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The Murama Healing Space, Sydney Olympic Park: key learnings from an Indigenous-led engagement at a site of urban adaptive re-use

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posted on 2022-08-26, 02:03 authored by Helga SimonHelga Simon

The Murama Healing Space at the heritage-listed Newington Armory site, Sydney Olympic Park is an example of urban adaptive re-use that aims to promote health and wellbeing for Indigenous youth and all who visit. The only Indigenous-led collaboration between an Indigenous Cultural Council and a state government authority in Western Sydney, the Murama Healing Space represents progress towards greater Indigenous self-determination in the design and implementation of an urban health initiative. It is also an example of the reinterpretation of heritage practice by including an Indigenous narrative in the layered history of the site. Using a more-than-human frame, this project sought to understand how an Indigenous engagement method describes a different way to ‘do/think/know’ an urban site of adaptive re-use. Research questions and methods were selected via a collaborative process between researcher/Institution and Indigenous leader/community. Thirteen semi-structured interviews, a focus group, reviews of key documents and videographic records, photos and site observations provided data for qualitative analysis. Results were grouped into several categories and two overarching themes. The results suggest the engagement method at the Murama Healing Space reflected a different ontological approach towards an urban site of adaptive re-use. Findings are discussed in relation to each of the research questions, with implications for urban health planning and Indigenous-led collaborations that include deeper, authentic cross-cultural learning, place-based care work, and a situated and ontologically pluralistic response to healing on urban Country. Key learnings for policy makers and leaders are listed.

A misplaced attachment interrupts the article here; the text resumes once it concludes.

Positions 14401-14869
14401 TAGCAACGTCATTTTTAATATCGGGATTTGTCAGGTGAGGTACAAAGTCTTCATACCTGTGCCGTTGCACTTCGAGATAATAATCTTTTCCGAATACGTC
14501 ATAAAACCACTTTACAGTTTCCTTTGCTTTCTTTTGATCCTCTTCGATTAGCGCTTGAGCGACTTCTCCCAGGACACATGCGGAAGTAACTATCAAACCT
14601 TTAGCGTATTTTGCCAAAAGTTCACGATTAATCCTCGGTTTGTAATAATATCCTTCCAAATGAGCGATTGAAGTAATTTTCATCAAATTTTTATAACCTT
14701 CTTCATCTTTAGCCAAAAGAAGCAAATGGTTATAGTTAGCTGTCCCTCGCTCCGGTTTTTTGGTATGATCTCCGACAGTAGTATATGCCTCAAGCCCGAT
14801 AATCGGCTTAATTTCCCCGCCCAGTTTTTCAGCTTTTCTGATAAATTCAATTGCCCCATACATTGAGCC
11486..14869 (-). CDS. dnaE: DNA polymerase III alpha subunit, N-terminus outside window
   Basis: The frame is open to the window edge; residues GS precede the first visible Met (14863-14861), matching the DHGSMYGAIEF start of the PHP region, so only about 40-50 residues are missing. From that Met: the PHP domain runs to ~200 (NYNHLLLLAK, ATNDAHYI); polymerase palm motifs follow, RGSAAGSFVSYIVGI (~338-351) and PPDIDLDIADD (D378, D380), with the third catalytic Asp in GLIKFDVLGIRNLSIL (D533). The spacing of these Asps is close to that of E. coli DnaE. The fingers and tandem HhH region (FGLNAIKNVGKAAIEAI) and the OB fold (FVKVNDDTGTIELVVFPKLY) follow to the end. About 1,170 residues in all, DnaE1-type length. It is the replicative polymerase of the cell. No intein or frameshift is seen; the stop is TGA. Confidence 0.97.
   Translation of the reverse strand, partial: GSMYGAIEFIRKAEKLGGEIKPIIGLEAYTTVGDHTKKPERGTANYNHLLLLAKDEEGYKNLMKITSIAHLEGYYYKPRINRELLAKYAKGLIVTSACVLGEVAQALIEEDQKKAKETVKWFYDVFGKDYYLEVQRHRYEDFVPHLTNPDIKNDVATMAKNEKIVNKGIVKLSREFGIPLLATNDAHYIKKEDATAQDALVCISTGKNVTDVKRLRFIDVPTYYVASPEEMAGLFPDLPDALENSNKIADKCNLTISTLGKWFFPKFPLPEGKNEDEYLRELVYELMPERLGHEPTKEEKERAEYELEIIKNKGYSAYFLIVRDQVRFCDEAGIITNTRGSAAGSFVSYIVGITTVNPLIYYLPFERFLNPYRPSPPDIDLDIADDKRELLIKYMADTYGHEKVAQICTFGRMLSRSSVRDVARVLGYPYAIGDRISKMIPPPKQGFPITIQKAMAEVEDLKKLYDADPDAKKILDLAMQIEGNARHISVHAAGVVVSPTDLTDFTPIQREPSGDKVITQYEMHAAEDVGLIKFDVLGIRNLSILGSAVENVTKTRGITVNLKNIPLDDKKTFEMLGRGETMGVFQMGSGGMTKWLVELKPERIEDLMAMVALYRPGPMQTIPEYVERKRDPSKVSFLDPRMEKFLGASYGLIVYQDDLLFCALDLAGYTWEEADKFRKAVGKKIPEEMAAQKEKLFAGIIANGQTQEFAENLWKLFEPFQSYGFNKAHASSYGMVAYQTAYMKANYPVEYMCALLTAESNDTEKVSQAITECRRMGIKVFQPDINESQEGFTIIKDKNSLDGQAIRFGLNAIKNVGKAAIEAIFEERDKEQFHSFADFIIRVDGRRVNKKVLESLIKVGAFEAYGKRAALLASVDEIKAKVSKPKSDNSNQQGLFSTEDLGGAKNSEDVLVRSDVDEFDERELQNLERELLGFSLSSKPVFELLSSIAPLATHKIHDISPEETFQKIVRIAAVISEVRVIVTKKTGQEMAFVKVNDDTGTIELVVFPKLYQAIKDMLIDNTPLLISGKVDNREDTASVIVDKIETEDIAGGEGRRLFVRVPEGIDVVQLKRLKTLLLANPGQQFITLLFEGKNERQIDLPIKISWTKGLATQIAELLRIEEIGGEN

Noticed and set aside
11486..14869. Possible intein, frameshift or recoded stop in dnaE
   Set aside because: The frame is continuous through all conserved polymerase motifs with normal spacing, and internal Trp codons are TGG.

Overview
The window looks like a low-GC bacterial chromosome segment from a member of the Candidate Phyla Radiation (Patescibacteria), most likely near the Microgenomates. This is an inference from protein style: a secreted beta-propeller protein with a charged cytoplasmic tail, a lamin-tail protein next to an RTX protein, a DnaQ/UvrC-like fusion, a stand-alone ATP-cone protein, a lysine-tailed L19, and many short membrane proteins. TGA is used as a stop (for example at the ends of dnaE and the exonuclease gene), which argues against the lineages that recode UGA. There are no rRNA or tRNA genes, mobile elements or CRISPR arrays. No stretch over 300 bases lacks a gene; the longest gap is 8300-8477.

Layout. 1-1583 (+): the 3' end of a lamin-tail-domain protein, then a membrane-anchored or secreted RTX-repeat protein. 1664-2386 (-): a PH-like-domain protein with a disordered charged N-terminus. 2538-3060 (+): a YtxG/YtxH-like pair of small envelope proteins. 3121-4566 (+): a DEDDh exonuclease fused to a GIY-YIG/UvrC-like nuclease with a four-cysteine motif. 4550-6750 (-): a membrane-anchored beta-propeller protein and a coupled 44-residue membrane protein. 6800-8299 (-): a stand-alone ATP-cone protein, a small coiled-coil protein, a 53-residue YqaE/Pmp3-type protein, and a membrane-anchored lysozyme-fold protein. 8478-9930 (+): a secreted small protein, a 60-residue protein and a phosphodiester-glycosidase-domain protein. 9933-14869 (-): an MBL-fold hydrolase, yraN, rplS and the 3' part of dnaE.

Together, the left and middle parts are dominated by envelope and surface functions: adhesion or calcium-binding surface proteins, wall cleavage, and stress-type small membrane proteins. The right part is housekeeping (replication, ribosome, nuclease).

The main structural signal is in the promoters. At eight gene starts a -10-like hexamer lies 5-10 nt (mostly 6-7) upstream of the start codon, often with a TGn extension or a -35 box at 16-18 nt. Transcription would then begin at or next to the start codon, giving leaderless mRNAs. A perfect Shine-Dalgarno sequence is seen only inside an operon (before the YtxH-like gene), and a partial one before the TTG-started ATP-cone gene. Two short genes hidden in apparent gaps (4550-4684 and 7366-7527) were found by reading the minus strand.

Table of Contents

Introduction -- The Murama Healing Space -- Discussion of Methods -- Results -- Discussion -- Conclusion -- References -- Appendices


This thesis is presented for the degree of a Master of Research, Faculty of Arts, Department of Geography and Planning, Macquarie University, Sydney, June, 2020.

Awarding Institution

Macquarie University

Degree Type

Thesis MRes


Thesis MRes, Macquarie University, Department of Geography and Planning, 2020

Department, Centre or School

Department of Geography and Planning

Year of Award


Principal Supervisor

Donna Houston


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